A much-needed bit of good news in the global fight against COVID-19 emerged Tuesday, as researchers in England announced that a cheap and readily available drug is an effective life-saving treatment for some of the most seriously ill patients.
The drug, dexamethasone, has reduced deaths by one-third among patients who were sick enough to require a ventilator to breathe, according to an Oxford University study. Less severely ill patients receiving supplemental oxygen have also improved after receiving dexamethasone, researchers found, but the drug's effectiveness seems to wane when used on patients with mild symptoms. The scientists who announced the study's findings on Tuesday said they would expect dexamethasone to save one life for every eight patients treated while using a breathing machine.
Dexamethasone is a steroid that has been used for decades to treat a wide range of immune system disorders and inflammation issues, including lupus, arthritis, and severe allergies—though it can also have some nasty side effects.
The other 95% of people may start self medicating.
It's a potent steroid. Will cause:
High blood sugar
Heart failure/fluid overload
DON'T SELF MEDICATE
— Faheem Younus, MD (@FaheemYounus) June 17, 2020
Britain's health secretary immediately authorized hospitals in the country to begin using dexamethasone. The drug is widely available, cheap, and familiar to most doctors, which should allow it to have an "immediate impact" on reducing the number of coronavirus deaths, Scott Gottlieb, a former commissioner of the Food and Drug Administration (FDA), told CNBC.
The announcement about dexamethasone came just one day after the FDA withdrew an emergency use authorization for another drug, hydroxychloroquine, which President Donald Trump had speculated could be a cure for COVID-19.
Is dexamethasone the long-awaited breakthrough that will finally curb the pandemic? Probably not, as only a vaccine or sufficient herd immunity will stop the spread of COVID-19.
Still, if further studies and wider use of the drug bear out the initial results, it is terrific news that will reduce the virus's toll on humanity. Since the initial outbreak in Wuhan, China, late last year, COVID-19 has killed an estimated 440,000 people, including more than 110,000 in the United States.
Pence writes that "deaths are down to fewer than 750 a day." If that's a plateau, it works out to about 275,000 deaths a year.
At that rate COVID would be the number three cause of U.S. deaths after cancer and heart disease, representing nearly 10% of all deaths.
That's bad! https://t.co/aZ89iCNj5W
— Matthew Gertz (@MattGertz) June 16, 2020
The U.S. Supreme Court blocked the execution of Ruben Gutierrez on Tuesday night because prison authorities in Texas would not allow a priest to be in the execution chamber as Gutierrez was killed.
The late-breaking stay may allow time for a more important challenge to Gutierrez's sentence to get another look. Gutierrez was convicted of the 1998 murder of Escolastica Harrison, an 85-year old woman, during a robbery. He had admitted to being involved in the robbery but denies that he killed Harrison, and his attorneys argue that DNA evidence linking him to the crime has never been properly tested. In June, a federal district judge ruled that Gutierrez's planned execution should be put on hold until that testing can be done, but an appeals court overturned that decision and lifted the stay. The Supreme Court's decision to stop Gutierrez's did not touch on the DNA issues.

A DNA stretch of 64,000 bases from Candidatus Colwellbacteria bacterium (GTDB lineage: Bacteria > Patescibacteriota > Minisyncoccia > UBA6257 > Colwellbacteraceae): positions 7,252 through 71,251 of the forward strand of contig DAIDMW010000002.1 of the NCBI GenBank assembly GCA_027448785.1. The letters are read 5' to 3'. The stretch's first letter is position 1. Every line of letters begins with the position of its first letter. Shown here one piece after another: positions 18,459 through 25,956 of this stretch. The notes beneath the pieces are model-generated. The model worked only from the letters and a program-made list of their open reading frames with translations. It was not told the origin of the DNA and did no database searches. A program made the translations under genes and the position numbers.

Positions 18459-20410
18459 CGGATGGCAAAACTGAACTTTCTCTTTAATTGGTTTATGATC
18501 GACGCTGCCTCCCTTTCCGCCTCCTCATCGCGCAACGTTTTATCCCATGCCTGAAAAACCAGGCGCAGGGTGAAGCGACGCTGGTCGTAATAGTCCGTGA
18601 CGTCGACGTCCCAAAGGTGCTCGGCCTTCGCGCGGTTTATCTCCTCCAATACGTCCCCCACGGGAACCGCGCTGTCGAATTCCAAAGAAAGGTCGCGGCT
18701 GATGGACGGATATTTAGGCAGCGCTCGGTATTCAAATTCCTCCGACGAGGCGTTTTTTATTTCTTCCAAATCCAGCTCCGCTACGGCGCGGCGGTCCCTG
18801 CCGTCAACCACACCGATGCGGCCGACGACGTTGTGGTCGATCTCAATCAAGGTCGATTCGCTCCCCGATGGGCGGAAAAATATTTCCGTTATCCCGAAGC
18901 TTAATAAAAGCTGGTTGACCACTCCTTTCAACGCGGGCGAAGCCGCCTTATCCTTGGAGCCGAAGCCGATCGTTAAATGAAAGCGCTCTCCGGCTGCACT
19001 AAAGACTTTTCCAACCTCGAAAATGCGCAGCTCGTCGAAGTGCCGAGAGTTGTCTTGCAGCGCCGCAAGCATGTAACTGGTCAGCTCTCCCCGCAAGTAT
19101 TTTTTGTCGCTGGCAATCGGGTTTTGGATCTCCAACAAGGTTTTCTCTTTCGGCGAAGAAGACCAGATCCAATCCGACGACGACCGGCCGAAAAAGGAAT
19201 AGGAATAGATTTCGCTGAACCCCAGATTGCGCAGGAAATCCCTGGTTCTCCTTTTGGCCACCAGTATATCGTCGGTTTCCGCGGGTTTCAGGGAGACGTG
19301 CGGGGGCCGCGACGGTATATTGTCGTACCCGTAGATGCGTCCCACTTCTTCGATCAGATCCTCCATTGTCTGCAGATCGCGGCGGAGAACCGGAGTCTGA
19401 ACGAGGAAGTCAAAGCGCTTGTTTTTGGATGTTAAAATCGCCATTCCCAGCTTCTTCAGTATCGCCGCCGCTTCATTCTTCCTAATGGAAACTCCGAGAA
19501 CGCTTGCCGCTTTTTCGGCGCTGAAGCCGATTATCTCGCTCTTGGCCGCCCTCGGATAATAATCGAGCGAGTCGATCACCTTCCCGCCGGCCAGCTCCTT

Sen. Ed Markey (D–Mass.) thinks people getting HBO for free on their phones is a problem worthy of congressional attention. In a letter to the chairman of AT&T, Markey accuses the company of harming consumers, stifling competition, and violating net neutrality (which was, of course, repealed a while ago) by giving its customers unrestricted access to HBO's streaming service.
That's a bunch of nonsense, explains Daniel Lyons, a fellow at the American Enterprise Institute:
Subscribers normally receive a certain amount of data from the carrier each month for a fee. But with zero-rating, AT&T subscribers receive the same amount of data, plus unlimited HBO Max, for the same price. It is difficult to argue that consumers are somehow harmed when a company enhances consumers' purchasing power by offering them additional content at no extra charge. […]
These bundling opportunities can also enhance competition among streaming services. HBO Max is a relatively new product, attempting to gain market share in an increasingly crowded market for streaming services. By offering the product at a discount to AT&T customers, HBO Max can increase its profile and attract customers.
Thread: There's a glaring exception in President Trump's executive order as it relates to chokeholds.
And it's not the one you think.
It's in the way that 'chokeholds' are defined.
— Tim Mak (@timkmak) June 16, 2020
• Black kids are 10 times more likely to be stopped and searched by police in Washington, D.C., than their white counterparts. Less than 1 percent of all searches conducted under the city's stop-and-frisk policy removed deadly weapons from the streets.
— ACLU of the District of Columbia (@ACLU_DC) June 16, 2020
• Five states (Arizona, Florida, Oklahoma, Oregon, and Texas) reported record increases in new COVID-19 cases on Tuesday.
• The English Premier League returns (sans fans) today after a 100-day shutdown.
Correction: A previous version of this article incorrectly described a now-retracted study as showing that hydroxychloroquine was effective in combatting COVID-19. The retracted study found that that hydroxychloroquine was harmful to users.